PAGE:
It was hard to concentrate on grades. I think I flunked chemistry; I clearly remember my lab partner, Nancy Asin, bringing a small container of martinis upon which we performed quantitative analysis by drinking them. But somehow Miss Weiskopf, in her inscrutible wisdom, kept me grouped with the smart kids despite all reason.
I was certainly insufferable. In our 11th grade Advanced Placement history class, I had to read my report on Woodrow Wilson in front of the class. Afterward, Ann Pollack gasped, "but that was in blank verse..." I shrugged. "I'm surprised you could tell..."
Time came, in that class, to select our class name for our senior year. I think Carolyn Carlat was manning the blackboard, writing down the suggestions. She looked surprised when I raised my hand, my being, normally, such an obstructionist; but this had been rehearsed in advance.
I got the "very good" nod of approval as she wrote "c-r-e-t-A-n-s," down on the board. Cretans, people from Crete; it had the right pseudo-mythological ring.
"No," I said. "C-r-e-t-i-n-s." Cretins -- congenital idiots.
That was me. Kip might think it was him. It was the kind of thing we generated between us on a daily, if not, hourly basis. We both cracked up. I'm not sure if anyone else thought it was funny, but it made our day.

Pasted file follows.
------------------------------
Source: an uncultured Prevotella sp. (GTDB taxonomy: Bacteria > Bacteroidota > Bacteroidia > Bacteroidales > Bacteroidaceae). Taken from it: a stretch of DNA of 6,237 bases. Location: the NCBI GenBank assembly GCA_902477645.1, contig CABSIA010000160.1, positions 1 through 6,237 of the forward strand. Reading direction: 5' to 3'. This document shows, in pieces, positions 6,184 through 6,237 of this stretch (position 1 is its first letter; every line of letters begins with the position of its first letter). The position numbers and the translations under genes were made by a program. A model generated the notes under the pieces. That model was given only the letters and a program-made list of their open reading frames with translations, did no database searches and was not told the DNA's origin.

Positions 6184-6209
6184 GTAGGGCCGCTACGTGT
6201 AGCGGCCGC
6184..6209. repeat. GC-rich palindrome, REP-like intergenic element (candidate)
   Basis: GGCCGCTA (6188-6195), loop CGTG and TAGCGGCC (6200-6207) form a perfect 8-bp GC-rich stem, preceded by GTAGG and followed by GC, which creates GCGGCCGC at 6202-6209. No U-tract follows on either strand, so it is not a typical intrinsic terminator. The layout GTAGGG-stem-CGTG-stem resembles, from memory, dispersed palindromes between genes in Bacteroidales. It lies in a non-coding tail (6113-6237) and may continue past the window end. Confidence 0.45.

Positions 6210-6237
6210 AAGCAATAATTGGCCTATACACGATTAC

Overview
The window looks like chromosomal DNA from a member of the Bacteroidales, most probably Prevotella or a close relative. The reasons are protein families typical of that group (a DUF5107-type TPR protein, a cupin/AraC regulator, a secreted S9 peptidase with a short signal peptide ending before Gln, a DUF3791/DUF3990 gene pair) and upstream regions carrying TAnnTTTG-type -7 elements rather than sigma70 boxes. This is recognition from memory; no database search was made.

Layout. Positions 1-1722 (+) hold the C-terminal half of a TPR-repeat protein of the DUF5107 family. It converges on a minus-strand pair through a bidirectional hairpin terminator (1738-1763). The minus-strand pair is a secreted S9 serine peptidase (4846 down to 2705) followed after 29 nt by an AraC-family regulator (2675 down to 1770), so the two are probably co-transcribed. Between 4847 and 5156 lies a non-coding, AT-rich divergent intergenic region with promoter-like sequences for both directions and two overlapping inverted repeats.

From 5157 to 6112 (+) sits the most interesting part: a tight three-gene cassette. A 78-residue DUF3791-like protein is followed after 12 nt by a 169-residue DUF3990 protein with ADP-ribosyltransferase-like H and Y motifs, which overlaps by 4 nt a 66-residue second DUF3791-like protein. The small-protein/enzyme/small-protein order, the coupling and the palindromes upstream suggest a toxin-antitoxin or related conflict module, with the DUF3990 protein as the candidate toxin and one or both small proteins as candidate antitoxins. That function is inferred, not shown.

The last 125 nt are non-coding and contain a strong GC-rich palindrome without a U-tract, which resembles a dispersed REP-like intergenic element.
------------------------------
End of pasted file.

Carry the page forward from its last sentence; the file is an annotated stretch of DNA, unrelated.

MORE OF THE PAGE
Flash forward to 1975. Kip, now Bima, and Bill are sufis. Bill has become a physician. I am married and living in Chicago. I am a communist. I am on the editorial board of our newpaper. We are planning a demonstration against the American Nazis who are planning an inflammatory march into the Jewish suburb of Skokie. Annie is on her way to Afghanistan, where she is going to teach English. She stops in Chicago and stays with us. I tell her about the demonstration and tell her she doesn't have to come; that it might be dangerous; that the police will protect the Nazis. None of this phases her. She wants to go. She really wants to go. She does go. She grew up with a leftie. She knows the terrain. She dazzles my comrades.
And she goes on to Afghanistan. In the 80s, when I have done with my communism and we are both back in Los Angeles she tells me about being in Kabul when the Soviets invaded, taking a bottle of vodka and a vial of valium into the bathroom with the mortars exploding all around, and soaking in the tub until the bombing stopped.
A quick Google search retrieved Annie's obituary:
"Ann Gerchik Fagan McKechnie
Ann Gerchik Fagan McKechnie, 62, a Santa Paula resident formerly of Pacific Palisades, CA, passed away June 30 surrounded by loving friends, family, and soul mate Steve Lattimore. She was former head librarian at Santa Monica High School, a dancer, world traveler, teacher, writer, and beloved friend."
Sweet dreams, Annie.
Life is nothing if not interesting. It is an obstacle course but the rewards are not what you think they will be, nor are the punishments. My experience tells me that the reward for cycling through enough experience is not wealth measured in things, but wisdom, measured by the love we have given and received; and that the punishment for failure is neither poverty nor sadness, but tedium.